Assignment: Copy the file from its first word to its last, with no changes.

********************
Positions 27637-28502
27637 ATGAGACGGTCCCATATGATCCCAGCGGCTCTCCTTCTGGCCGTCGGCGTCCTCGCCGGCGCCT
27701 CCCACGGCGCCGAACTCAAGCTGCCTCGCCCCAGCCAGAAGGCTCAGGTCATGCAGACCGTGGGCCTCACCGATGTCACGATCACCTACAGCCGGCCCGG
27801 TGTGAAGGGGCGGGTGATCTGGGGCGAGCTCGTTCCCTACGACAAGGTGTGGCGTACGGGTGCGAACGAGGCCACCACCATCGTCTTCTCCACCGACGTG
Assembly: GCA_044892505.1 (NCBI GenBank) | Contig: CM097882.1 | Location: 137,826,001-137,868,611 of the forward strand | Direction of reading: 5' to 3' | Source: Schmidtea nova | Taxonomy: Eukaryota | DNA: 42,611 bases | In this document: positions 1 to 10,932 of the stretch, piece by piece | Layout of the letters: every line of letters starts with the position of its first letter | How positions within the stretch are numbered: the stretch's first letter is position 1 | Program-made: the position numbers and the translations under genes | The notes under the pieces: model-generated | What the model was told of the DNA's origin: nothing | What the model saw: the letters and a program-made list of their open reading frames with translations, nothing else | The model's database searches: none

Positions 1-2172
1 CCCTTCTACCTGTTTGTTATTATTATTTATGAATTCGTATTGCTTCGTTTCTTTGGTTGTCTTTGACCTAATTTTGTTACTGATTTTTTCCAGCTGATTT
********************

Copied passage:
Positions 27637-28502
27637 ATGAGACGGTCCCATATGATCCCAGCGGCTCTCCTTCTGGCCGTCGGCGTCCTCGCCGGCGCCT
27701 CCCACGGCGCCGAACTCAAGCTGCCTCGCCCCAGCCAGAAGGCTCAGGTCATGCAGACCGTGGGCCTCACCGATGTCACGATCACCTACAGCCGGCCCGG
27801 TGTGAAGGGGCGGGTGATCTGGGGCGAGCTCGTTCCCTACGACAAGGTGTGGCGTACGGGTGCGAACGAGGCCACCACCATCGTCTTCTCCACCGACGTG
Assembly: GCA_044892505.1 (NCBI GenBank) | Contig: CM097882.1 | Location: 137,826,001-137,868,611 of the forward strand | Direction of reading: 5' to 3' | Source: Schmidtea nova | Taxonomy: Eukaryota | DNA: 42,611 bases | In this document: positions 1 to 10,932 of the stretch, piece by piece | Layout of the letters: every line of letters starts with the position of its first letter | How positions within the stretch are numbered: the stretch's first letter is position 1 | Program-made: the position numbers and the translations under genes | The notes under the pieces: model-generated | What the model was told of the DNA's origin: nothing | What the model saw: the letters and a program-made list of their open reading frames with translations, nothing else | The model's database searches: none

Positions 1-2172
1 CCCTTCTACCTGTTTGTTATTATTATTTATGAATTCGTATTGCTTCGTTTCTTTGGTTGTCTTTGACCTAATTTTGTTACTGATTTTTTCCAGCTGATTT